‘Investing in teenage girls’ on World Population Day #WPD2016

tanzaniaAccess to ICTs can facilitate generational change, exposing young women to new ideas and connections, engaging them in the digital economy, and promoting gender equality. Yet, women are underrepresented in the ICT field around the world. Not only are there an estimated 200 million fewer women online than men, but there are fewer women in the ICT workforce, which is compounded by the lack of female University graduates from ICT related-degrees.

Empowering girls to choose a career in ICTs can be a major accelerator of socio-economic development at the national level. Closing the tech industry’s female leadership gap could generate a ‘global productivity boost’ of USD 430-530 billion, according to a new report from Intel and Dalberg, and the European Commission estimated that bringing more European women into the ICT field could boost the EU’s economy by Euro 9 billion a year alone. Encouraging women to the field could also help bridge the skills gap, with up to 825,000 jobs predicted to go unfilled in Europe by 2020.

To benefit from these opportunities, it is critical that we invest in young women and girls online.

Training young girls: Tanzania case study

Understanding this, Tanzania used its Universal Service Access Fund for the digital inclusion of women and girls – the first nation in Africa to do so. They have developed a national competition for International Girls in ICT Day, to train young women and girls with mobile apps development skills.

The Universal Communication Service Access Fund (UCSAF) Tanzanian Girls in ICT programme is an initiative working to provide basic mobile apps development skills to young women and girls in hopes to develop their interest in technology and engineering early in their careers.

The programme uses the MIT App Inventor Tool, a tool designed specifically to teach children how to develop mobile apps. This easy-to-use tool ensures that girls across the country get the same basic introduction to computer science.

The three day event culminated in a national competition.

Day one was an introduction to the basic ICT tools and computer hardware and software to build a foundational understanding. The young girls are also introduced to the MIT App Inventor Software.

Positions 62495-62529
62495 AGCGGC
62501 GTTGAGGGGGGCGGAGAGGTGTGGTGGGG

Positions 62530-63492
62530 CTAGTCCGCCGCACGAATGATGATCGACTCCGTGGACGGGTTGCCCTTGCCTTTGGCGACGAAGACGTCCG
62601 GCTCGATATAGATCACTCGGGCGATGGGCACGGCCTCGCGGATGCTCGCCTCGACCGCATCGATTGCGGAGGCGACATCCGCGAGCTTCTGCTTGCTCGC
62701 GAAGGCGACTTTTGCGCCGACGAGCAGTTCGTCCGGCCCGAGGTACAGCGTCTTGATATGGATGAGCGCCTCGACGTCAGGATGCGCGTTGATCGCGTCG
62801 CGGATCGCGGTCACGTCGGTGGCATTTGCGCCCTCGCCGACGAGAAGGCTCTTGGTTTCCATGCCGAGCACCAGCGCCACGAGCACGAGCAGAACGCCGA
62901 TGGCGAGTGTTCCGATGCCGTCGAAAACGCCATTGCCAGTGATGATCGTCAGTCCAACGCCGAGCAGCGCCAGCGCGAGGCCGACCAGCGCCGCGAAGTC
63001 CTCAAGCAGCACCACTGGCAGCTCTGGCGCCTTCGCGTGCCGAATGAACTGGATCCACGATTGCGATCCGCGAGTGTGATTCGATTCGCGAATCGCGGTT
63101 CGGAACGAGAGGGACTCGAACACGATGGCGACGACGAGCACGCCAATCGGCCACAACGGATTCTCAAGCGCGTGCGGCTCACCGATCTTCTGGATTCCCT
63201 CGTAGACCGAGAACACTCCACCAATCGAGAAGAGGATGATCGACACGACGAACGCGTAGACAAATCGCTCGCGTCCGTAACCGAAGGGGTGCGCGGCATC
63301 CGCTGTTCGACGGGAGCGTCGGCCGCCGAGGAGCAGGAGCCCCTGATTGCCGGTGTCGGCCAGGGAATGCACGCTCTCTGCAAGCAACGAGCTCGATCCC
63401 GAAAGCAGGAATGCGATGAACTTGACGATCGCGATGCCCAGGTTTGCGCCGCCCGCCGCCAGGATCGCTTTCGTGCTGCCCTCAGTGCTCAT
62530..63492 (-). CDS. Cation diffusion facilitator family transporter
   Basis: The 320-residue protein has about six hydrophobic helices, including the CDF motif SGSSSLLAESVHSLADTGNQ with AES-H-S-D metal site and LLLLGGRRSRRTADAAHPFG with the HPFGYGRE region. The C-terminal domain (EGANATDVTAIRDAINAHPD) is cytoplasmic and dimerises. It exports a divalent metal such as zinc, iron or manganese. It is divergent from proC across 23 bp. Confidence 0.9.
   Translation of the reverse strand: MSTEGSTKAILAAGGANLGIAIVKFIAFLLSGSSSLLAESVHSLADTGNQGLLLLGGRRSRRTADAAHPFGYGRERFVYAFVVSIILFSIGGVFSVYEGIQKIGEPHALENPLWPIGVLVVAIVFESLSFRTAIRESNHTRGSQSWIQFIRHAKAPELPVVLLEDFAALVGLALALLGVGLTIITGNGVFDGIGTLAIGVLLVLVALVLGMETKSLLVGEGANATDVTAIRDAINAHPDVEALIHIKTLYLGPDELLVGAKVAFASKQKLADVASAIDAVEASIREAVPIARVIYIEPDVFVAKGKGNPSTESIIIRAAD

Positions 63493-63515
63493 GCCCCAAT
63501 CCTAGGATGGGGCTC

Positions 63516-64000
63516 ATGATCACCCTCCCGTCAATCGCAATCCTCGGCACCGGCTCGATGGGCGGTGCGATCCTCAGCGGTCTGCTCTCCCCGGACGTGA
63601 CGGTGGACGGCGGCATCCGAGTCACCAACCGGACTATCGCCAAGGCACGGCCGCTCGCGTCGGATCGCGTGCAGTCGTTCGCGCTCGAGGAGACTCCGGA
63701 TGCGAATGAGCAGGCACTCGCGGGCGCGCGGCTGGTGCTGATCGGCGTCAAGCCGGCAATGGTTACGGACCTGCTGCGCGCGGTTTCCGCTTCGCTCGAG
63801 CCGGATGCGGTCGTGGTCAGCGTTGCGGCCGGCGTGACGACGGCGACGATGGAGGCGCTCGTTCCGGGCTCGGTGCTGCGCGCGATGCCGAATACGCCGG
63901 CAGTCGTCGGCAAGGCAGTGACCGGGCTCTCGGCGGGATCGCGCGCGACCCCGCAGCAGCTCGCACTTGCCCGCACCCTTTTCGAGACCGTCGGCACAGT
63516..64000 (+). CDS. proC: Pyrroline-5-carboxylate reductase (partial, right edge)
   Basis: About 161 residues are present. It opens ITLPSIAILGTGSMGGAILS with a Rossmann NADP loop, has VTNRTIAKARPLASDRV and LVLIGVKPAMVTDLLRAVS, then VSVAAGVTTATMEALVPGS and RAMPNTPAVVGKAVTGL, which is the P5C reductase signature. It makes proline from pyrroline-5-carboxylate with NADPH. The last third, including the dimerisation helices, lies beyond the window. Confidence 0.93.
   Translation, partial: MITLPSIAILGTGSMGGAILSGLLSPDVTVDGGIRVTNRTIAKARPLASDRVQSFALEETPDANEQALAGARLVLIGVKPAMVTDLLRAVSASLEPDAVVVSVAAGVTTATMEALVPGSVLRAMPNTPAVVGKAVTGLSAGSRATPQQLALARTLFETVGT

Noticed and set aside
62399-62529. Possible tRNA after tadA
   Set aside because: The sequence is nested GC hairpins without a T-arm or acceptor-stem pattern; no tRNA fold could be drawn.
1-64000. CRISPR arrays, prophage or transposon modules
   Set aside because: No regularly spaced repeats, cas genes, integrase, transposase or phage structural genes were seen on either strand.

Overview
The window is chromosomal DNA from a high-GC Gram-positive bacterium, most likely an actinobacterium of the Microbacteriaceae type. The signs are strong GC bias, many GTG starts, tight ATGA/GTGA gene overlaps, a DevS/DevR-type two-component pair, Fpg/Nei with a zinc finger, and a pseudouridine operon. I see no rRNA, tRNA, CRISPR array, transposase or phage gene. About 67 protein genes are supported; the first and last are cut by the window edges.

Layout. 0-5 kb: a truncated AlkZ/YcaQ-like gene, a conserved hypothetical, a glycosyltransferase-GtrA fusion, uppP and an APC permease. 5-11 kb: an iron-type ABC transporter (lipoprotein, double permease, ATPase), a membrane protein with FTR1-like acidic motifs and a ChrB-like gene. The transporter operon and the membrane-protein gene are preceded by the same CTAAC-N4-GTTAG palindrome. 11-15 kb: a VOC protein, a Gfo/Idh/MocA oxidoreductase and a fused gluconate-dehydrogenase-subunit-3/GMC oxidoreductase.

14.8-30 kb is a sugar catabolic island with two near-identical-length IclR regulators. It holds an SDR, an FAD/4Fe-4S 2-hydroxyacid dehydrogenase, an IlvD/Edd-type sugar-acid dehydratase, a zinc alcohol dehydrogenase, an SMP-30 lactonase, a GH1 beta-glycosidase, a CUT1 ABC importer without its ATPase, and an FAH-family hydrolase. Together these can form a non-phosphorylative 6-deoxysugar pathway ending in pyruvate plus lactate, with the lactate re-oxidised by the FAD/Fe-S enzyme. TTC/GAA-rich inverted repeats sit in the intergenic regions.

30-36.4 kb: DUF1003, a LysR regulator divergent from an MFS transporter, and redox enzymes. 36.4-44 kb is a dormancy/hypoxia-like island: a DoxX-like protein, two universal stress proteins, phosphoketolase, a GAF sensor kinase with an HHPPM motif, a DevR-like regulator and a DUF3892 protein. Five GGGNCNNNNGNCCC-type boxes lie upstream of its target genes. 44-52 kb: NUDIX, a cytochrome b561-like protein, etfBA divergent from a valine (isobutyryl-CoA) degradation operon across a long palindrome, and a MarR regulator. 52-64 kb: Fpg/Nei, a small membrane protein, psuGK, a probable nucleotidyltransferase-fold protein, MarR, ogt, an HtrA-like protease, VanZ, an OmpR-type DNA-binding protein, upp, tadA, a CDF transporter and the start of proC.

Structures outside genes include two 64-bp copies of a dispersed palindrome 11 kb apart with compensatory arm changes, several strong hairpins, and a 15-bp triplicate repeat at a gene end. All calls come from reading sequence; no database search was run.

On day two, the students dove deeper into the MIT App Inventor Software tool, working on three programmes in a team of five: ‘Hello World Progam’; ‘Basic Program’; and starting a simple project.

In groups of five, the students developed a simple mobile app to submit to the regional competition on day three. The last two hours are dedicated to pitching their projects, where the winning team has the opportunity to present their submission at the national level.

The winners of the regional competitions were then sent to Addis, Ethiopia, with all expenses paid to participate in the Girls in ICT celebrations, organized by ITU Regional Office for Africa in collaboration with AUC, UNECA, UN Women and sponsored by Huawei Technologies PLC Ethiopia.

ITU News / Lucy Spencer

Note from ITU: Universal Service Fund and Digital Inclusion for All 2013 report provides further advice and guidance about using the Universal Service Fund for digital inclusion.

The ITU International Girls in ICT Day initiative seeks to encourage more girls and young women to take up ICT careers and studies.  For more information see www.girlsinict.org.

One comment

  1. Shundrika Smith · · Reply

    The amount of possibilities presented in this article is astounding. Investing in girls will not only be productive to the girls’ self-esteem, it will also generate billions of dollars for the home nations. Having a career in app development is an exciting career choice, and it demonstrates the ingenuity of females around the world. Fresh ideas start from both viewpoints.

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